Museum of the Shenandoah Valley

The Shenandoah Valley stretches 200 miles across the Blue Ridge and Allegheny mountains. It is often referred to as The Big Valley and has been immortalised in song, dance, film and television. The valley is home to nine counties and ten cities, one of which is our new home of Winchester. It is an area rich in fertile land, stunning scenery and has an important place in American history. A short drive from our house you will find a museum dedicated to showcasing the art, history and culture of this great valley.

Museum of the Shenadoah Valley - designed to resemble a barn.
Museum of the Shenandoah Valley. In recognition of this area’s agricultural history, the building is designed in the style of a barn.

The museum is made up of the building above, six acres of gardens and historic Glen Burnie House which dates back to the 18th century. As you can probably guess from all the white stuff in the photo above, we weren’t able to explore the gardens but easily whiled away a couple of hours in the main building.

A shelter typical of those used by the very earliest inhabitants of the Shenadoah Valley.
A shelter typical of those used by the very earliest inhabitants of the Shenadoah Valley.
Fortunately the shelters improved somewhat as the years went by.
Fortunately the shelters improved somewhat as the years went by.
Examples of Shenadoah Valley folk art.
Examples of Shenadoah Valley folk art.

I really enjoyed looking at the many quilts on display – some of which dated back to the early 1800’s. The orange and green Orla Kiely-esque one pictured below, was inspired by the peeling of an orange!

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Olive and Edie’s favourite part of the museum was the miniatures gallery where we viewed an amazing collection of furnished miniature houses and rooms. They are part of a larger collection by R. Lee Taylor, who helped to create the gardens which we will return to visit in the spring time. As there were very few visitors at the museum, one of the guides gave the girls a private tour, pointing out all sorts of things for them to look at. They were thrilled, as were Richard and I as we got to look at the “boring” exhibits in peace!

Just needs a teeny tiny family.
Just needs a teeny tiny family.
Olive and Edie were intrigued by this old schoolroom.
Olive and Edie were intrigued by this old schoolroom.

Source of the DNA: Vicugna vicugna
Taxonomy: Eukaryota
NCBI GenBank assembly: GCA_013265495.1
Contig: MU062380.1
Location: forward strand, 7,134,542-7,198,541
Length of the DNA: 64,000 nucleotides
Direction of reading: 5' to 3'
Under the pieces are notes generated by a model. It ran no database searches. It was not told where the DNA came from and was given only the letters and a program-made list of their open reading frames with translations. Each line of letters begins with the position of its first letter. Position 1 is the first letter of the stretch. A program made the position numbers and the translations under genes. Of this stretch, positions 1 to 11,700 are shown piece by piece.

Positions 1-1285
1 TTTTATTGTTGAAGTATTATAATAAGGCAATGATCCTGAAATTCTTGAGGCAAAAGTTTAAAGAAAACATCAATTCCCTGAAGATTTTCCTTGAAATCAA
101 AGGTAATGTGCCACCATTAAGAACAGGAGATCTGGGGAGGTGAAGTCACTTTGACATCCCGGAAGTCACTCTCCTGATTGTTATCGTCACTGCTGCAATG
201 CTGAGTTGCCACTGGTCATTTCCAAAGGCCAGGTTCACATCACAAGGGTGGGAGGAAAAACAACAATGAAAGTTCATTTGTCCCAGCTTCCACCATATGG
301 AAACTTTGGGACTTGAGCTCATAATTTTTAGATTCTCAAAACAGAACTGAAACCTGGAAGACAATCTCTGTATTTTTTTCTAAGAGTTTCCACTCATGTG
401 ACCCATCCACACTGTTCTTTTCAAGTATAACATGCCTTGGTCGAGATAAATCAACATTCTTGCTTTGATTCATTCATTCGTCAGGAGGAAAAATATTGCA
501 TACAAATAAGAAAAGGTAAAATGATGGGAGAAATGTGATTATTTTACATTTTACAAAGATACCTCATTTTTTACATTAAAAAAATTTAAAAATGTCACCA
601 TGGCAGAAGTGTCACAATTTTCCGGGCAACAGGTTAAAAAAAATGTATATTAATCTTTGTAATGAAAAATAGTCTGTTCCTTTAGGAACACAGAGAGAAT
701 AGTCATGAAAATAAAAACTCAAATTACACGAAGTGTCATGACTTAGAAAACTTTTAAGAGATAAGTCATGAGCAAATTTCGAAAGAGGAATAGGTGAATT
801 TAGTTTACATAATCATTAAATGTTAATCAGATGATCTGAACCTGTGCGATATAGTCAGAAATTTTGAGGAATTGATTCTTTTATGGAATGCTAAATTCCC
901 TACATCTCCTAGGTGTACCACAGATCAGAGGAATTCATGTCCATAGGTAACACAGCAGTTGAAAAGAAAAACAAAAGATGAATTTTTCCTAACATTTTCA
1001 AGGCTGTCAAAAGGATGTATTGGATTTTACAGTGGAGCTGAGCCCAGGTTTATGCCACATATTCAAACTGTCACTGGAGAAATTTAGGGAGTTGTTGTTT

Barbie and Ken's dream house perhaps?
Barbie and Ken’s dream house perhaps?

For a “small town” museum we were very impressed. The museum also offers many lecture series and programmes for writers, gardeners, artists, musicians…and many of the programmes are aimed at children and young adults. We took an annual membership as we expect it is a place we will visit often.

Winchester in the 1800's.
Winchester in the 1800’s.

We are heading into birthday season in our house as Edie, Richard and I are all approaching our special days. Edie is beside herself about becoming a big five year old – where has my baby gone?! – and I promise to post a full report about her celebrations.

This weekend sees me embarking on a beginner’s quilting course. I am both excited and nervous. When I went down to the shop to choose my fabric today, I saw the piece of work I will be attempting to construct – gulp! Keep an eye on my How to Make An American Quilt page where I’ll keep you posted on how I’m doing.

Take care everyone. Sending lots of love xxx

2 Replies to “Museum of the Shenandoah Valley”

  1. I admit my favourite part would also be the little houses 🙂

    Oh my gosh indeed where did your baby go! 5 already!
    I do feel like I missed out with Edie not being in my class, she is such a wonderful girl. Wish her a very happy birthday from myself and all her friends that are now in KG2. Of course I also wish you and Richard a happy birthday and good luck with that quilting stuff. Although I am very creative, I must stay far away from needle work. Still traumatizes by a little sewing patch I got for my 11th birthday. My sister’s looked amazing whilst I never finished it and can’t remember how many times I got frustrated with the wool just not doing what I wanted and coming off my needle. So no thanks not for me, but hey you enjoy!

  2. I just love all these excursions I can take via your blog. I know you will
    do well Chris with your quilt think of all the lovely sewing and embroidery you have done in the past this is a craft that needs to be passed down through the ages. I am lucky to have on our bed a quilt that I purchased at the Ghurka Wives’ Market when I lived in Hong Kong which I treasure.
    Our darling Edie reaching the big 5 (which of course would mean starting big school here at home) already she has lived in NZ, Belgium and now USa our
    vivacious little citizen of the world. Happy birthdays to all. Love Mum

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